|The Tunisian youth are fearful the government will turn back on its promise of democracy [Al Jazeera]
Tunisia's interim prime minister has raised the possibility of delaying elections in July for an assembly that will draft a new constitution.
The move could stoke anger among anti-government protesters who have pressed ahead with low-intensity demonstrations months after they forced Zine El Abidine Ben Ali, the long-serving president, to step down.
Beji Caid Essebsi suggested for the first time in a state television interview on Sunday that the ballot could happen later than July 24, although he stressed that the North African nation would still try to hold the vote on that date.
"If the reform committee says there would be technical difficulties that would be another probability to look at," Essebsi said.
The government still has to set up a promised independent electoral body to prepare for the ballot.
Tension is also growing in Tunisia which has struggled to restore stability since a revolution in January ousted Ben Ali and inspired uprisings across the Arab world.
The countdown to the election has been marked by fears among the secular establishment that a moderate Islamist group banned under Ben Ali could do well in the elections.
Essebsi's comments came as police in the capital, Tunis, used tear gas to break up a fourth day of protests by scores of youths who have returned to the streets, many of them doubting the interim administration's promises to restore democracy after the uprising.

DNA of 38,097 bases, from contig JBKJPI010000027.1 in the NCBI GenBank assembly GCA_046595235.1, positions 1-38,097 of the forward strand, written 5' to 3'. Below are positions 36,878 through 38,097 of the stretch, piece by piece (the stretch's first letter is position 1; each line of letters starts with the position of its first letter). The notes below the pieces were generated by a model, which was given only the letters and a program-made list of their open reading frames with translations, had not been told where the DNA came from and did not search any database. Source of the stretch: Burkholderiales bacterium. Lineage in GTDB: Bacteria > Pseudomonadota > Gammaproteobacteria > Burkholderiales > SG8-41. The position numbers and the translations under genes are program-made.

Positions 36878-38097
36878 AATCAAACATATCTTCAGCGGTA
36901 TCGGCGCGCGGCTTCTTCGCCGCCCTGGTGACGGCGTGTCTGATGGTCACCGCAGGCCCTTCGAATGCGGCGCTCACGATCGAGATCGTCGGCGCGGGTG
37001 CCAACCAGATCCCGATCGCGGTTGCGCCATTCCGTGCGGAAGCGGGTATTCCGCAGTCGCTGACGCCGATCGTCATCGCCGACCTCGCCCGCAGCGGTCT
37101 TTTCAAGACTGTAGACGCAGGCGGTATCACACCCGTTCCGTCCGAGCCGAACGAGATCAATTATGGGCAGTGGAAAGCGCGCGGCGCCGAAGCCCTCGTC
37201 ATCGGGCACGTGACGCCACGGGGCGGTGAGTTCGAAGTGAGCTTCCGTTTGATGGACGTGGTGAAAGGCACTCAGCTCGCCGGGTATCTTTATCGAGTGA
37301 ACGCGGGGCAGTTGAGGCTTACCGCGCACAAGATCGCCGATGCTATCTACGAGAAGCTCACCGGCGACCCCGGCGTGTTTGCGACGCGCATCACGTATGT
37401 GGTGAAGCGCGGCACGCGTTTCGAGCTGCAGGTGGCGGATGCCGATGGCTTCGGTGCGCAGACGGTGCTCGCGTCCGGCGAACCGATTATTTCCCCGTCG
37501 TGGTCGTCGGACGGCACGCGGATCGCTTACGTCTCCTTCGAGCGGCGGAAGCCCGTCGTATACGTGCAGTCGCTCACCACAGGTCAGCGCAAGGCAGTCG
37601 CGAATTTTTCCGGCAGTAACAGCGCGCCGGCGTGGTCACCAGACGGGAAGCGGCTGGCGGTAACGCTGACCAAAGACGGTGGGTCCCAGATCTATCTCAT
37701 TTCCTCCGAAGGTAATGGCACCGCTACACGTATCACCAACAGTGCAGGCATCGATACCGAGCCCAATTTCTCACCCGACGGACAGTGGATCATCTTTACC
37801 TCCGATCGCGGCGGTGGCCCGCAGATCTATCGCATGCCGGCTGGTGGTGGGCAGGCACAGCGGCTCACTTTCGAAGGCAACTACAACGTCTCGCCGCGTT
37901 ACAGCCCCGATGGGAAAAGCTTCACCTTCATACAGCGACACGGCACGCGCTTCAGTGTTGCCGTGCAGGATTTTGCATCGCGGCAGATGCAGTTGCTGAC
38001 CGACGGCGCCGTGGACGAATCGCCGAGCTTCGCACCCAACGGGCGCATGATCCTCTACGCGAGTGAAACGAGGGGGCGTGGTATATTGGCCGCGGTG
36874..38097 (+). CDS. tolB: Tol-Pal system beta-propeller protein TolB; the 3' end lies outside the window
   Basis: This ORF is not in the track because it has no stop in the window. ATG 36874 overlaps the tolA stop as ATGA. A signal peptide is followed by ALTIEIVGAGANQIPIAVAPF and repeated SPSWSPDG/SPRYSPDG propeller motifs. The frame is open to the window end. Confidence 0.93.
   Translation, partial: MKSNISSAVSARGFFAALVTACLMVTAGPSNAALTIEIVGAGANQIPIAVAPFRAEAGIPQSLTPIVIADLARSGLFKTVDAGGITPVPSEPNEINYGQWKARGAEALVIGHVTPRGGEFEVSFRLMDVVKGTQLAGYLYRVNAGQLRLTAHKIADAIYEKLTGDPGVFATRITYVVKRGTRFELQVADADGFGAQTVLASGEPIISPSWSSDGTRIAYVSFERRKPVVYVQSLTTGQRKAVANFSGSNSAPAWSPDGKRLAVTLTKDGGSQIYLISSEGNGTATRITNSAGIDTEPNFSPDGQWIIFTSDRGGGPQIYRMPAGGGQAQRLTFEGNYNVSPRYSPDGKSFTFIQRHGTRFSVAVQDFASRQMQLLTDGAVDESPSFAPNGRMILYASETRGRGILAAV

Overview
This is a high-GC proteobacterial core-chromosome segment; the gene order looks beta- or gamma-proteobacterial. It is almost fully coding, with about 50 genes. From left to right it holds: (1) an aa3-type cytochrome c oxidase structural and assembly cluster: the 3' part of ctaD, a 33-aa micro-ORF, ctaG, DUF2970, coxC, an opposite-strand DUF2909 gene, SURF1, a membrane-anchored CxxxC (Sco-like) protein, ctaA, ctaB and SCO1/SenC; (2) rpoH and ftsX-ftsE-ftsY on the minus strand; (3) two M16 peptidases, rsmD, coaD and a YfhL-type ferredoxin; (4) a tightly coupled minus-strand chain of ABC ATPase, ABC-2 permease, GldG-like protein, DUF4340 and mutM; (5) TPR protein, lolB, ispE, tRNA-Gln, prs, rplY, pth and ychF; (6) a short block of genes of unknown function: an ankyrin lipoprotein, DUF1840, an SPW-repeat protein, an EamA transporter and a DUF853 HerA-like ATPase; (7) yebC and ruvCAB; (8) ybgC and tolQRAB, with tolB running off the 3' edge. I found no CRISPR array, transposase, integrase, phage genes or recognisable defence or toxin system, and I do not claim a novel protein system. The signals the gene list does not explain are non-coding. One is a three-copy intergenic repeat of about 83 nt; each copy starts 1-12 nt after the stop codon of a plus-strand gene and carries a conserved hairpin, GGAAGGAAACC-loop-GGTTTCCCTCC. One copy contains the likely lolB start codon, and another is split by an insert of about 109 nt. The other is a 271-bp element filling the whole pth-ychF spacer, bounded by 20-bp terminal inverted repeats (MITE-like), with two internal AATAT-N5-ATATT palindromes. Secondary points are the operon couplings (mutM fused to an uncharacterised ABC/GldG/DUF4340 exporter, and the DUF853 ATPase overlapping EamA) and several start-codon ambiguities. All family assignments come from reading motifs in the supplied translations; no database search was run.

After a night curfew imposed to bring order, security forces clashed with bands of youths setting out to loot and pillage in the more densely populated parts of Tunis. Shots were fired.
The spark for the most recent protests was a warning from a former interior minister that there would be a coup d'etat if the Islamist group, al-Nahda, won the vote.
Essebsi reiterated the government's condemnation of the comments and described them as irresponsible.
Scores of protesters in the centre of Tunis called on Sunday for the resignation of Essebsi and his government, although the size of the demonstration was smaller than those on the three previous days.
Black-clad riot police fired teargas to push the protesters, some throwing stones, off the central Avenue Bourguiba.
The authorities dismiss suggestion that there will be a coup and have responded to the protests by imposing an overnight curfew. The move, which began on Saturday, is intended to ensure the safety of citizens, officials said.
Some Tunisians condemn the renewed demonstrations and want to see a return to normality in the country of 10 million, where the turmoil and war in neighbouring Libya are expected to cut economic growth to little more than one per cent this year.
"Those who are demonstrating are those from the lowest level who have nothing to lose," complained businessman Moez Hlcheri. "You can't have everything immediately. You have to work for it."